Published online 27 September 2011 | Nature 477, 520 (2011) | doi:10.1038/477520a

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Speedy neutrinos challenge physicists

Experiment under scrutiny as teams prepare to test claim that particles can beat light speed.

The joke begins with the barman saying: "I'm sorry, we don't serve neutrinos." Then the punch line: a neutrino walks into a bar.

Such causality-bending humour has been rife on the Internet in the past week, following the news that an experiment at the Gran Sasso National Laboratory near L'Aquila, Italy, has apparently clocked neutrinos exceeding the speed of light as they travelled 730 kilometres from their source at CERN, Europe's particle-physics laboratory near Geneva, Switzerland.

The finding by the OPERA (Oscillation Project with Emulsion-tracking Apparatus) collaboration, released on 22 September, has the media abuzz with talk of a century's worth of physics upended, starting with Albert Einstein's special theory of relativity. This sets the velocity of light as the inviolable and unattainable limit for matter in motion, and links it to deeper aspects of reality, such as causality.

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Physicists, for the most part, suspect that an unknown systematic error lies behind OPERA's startling result. But nothing obvious has emerged, and many see the experiment as a tour de force because of its high precision. "It is quite a complicated experiment but they did a professional job," says Rob Plunkett, co-spokesman for the MINOS (Main Injector Neutrino Oscillation Search) experiment at Fermilab in Batavia, Illinois, which is likely to investigate the claim.

OPERA was switched on in 2006 to study the peculiar ability of the fleeting, nearly massless neutrinos to 'oscillate' from one type to others as they travel. It was later adapted to measure neutrino velocity to a higher precision than any previous experiment. A crucial aspect of this was the pioneering use of the Global Positioning System (GPS) to establish a time reference at both ends of the neutrino's flight path. Another was the careful timing of particles through different stages of the experimental apparatus, using a pair of ultra-high-accuracy caesium clocks to determine sources of delay.

In March 2011, the group was shocked to discover that its data suggested neutrinos were arriving 60 nanoseconds faster than light would do over the equivalent distance. "After six months of cross-checking we decided to go public," says Dario Autiero of the Institute of Nuclear Physics in Lyons (IPNL), France, who is the physics coordinator for OPERA. Most members of the collaboration agreed with the decision, but physicist Caren Hagner of the German Electron Synchrotron (DESY) in Hamburg was among those who declined to put their name to the result. In her case, she says, it was not because of any specific problem, but because she would have liked to spend more time checking the finding.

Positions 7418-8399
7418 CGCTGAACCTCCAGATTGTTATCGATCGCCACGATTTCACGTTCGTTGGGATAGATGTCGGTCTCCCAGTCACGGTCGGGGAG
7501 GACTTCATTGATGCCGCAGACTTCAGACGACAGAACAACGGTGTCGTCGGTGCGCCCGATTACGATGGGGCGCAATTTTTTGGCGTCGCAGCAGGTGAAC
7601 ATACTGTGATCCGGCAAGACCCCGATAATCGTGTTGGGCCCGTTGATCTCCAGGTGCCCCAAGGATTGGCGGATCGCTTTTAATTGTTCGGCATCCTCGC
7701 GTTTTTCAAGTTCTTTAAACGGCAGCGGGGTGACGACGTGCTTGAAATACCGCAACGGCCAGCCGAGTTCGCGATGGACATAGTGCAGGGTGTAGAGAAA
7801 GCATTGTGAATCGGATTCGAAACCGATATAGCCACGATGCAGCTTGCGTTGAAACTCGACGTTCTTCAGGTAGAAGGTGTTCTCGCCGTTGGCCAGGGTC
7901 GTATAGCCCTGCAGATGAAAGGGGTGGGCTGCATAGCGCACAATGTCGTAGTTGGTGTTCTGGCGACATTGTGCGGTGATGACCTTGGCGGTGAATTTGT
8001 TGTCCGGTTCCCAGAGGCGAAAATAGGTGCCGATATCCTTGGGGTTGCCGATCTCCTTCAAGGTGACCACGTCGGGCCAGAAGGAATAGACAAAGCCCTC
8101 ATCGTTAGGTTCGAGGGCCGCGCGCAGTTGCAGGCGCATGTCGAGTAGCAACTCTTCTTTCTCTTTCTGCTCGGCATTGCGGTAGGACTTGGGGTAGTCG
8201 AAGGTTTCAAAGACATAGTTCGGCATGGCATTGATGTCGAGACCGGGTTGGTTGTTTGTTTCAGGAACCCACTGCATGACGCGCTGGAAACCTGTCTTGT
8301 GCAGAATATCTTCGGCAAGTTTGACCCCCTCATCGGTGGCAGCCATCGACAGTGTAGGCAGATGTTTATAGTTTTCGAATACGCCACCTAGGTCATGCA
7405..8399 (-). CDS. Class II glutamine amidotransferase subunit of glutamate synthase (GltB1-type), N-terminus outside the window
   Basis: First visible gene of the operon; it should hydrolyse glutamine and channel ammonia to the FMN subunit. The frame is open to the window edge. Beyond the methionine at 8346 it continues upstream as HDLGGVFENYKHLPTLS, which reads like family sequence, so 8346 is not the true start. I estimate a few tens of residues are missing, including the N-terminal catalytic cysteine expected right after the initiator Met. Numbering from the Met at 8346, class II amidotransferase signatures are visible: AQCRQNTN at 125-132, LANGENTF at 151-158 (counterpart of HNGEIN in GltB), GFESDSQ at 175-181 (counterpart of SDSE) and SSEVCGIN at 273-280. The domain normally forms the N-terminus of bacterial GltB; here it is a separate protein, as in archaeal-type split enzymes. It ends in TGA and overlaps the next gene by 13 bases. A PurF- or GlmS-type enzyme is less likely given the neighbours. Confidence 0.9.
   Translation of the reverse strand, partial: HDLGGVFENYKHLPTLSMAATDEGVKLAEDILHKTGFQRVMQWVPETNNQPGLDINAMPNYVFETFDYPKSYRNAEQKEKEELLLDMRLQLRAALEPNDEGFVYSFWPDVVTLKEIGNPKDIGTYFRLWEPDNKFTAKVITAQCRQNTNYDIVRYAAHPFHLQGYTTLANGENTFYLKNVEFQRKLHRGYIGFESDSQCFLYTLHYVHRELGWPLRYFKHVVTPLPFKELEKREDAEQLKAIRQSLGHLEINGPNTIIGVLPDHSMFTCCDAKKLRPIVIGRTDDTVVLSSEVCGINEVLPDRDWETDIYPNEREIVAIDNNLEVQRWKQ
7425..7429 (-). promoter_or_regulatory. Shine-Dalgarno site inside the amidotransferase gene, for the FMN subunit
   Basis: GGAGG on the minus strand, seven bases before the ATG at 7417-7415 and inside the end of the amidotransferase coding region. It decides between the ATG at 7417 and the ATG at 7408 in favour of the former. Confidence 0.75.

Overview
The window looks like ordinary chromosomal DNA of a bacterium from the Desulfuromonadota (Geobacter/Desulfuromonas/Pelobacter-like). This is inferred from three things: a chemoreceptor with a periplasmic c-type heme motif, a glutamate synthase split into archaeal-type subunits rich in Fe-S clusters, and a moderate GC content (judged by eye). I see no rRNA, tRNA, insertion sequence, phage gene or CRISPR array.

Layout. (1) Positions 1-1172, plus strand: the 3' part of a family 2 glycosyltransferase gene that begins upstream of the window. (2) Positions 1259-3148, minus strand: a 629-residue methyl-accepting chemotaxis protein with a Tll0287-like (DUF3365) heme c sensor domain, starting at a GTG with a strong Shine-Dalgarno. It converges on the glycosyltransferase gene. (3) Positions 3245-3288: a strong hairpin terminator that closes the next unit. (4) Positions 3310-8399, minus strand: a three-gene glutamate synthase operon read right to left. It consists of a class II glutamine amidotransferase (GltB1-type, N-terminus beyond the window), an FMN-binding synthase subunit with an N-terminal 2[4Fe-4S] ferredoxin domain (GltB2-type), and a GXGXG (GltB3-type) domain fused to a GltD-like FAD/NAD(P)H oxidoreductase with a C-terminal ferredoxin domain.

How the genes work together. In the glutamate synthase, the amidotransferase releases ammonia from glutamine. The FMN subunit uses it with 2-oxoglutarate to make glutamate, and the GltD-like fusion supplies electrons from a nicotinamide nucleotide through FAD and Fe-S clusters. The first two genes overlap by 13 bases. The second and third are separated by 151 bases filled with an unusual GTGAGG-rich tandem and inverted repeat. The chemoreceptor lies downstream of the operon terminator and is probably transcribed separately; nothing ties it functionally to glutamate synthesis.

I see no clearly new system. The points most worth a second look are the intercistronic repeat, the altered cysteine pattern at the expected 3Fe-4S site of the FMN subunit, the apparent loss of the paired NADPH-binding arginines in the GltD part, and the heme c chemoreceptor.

The release of the team's data on the arXiv server (The OPERA Collaboration, preprint at http://arxiv.org/abs/1109.4897 ; 2011) and in a presentation (see go.nature.com/kl4jah) now have the neutrino community looking for sources of error that might explain the result. Two elements of the experiment receiving particular scrutiny include the GPS-synchronization system and the profile of the proton beam that generates the neutrinos as a by-product of colliding with a target. Experimenters determined the flight time by comparing the shape of the proton signal at CERN to that of the neutrino signal received at Gran Sasso (see 'Racing light').

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Two other collaborations are looking to check the OPERA result independently. Neither can yet time neutrinos to the same level of precision; however, an upgrade is already planned for MINOS, which sends a beam of muon neutrinos from Fermilab to the Soudan mine in Minnesota — roughly the same distance as from CERN to Gran Sasso.

Japan's T2K experiment, which sends neutrinos 295 kilometres from an accelerator in Tokai to the Super-Kamiokande detector in Kamioka, was shut down after the earthquake on 11 March. Scientists there are also discussing an upgrade to check OPERA's result, says co-spokesman Chang Kee Jung.

The upgrades would take more than a year to implement. In the meantime, researchers with both the T2K and MINOS collaborations are taking a second look at their existing data to see whether they are consistent with OPERA's result. Plunkett says that the MINOS group might have an answer within a few months. And even if the speed of light remains unbroken, a move to more accurate timing will bolster experiments in the long run. 

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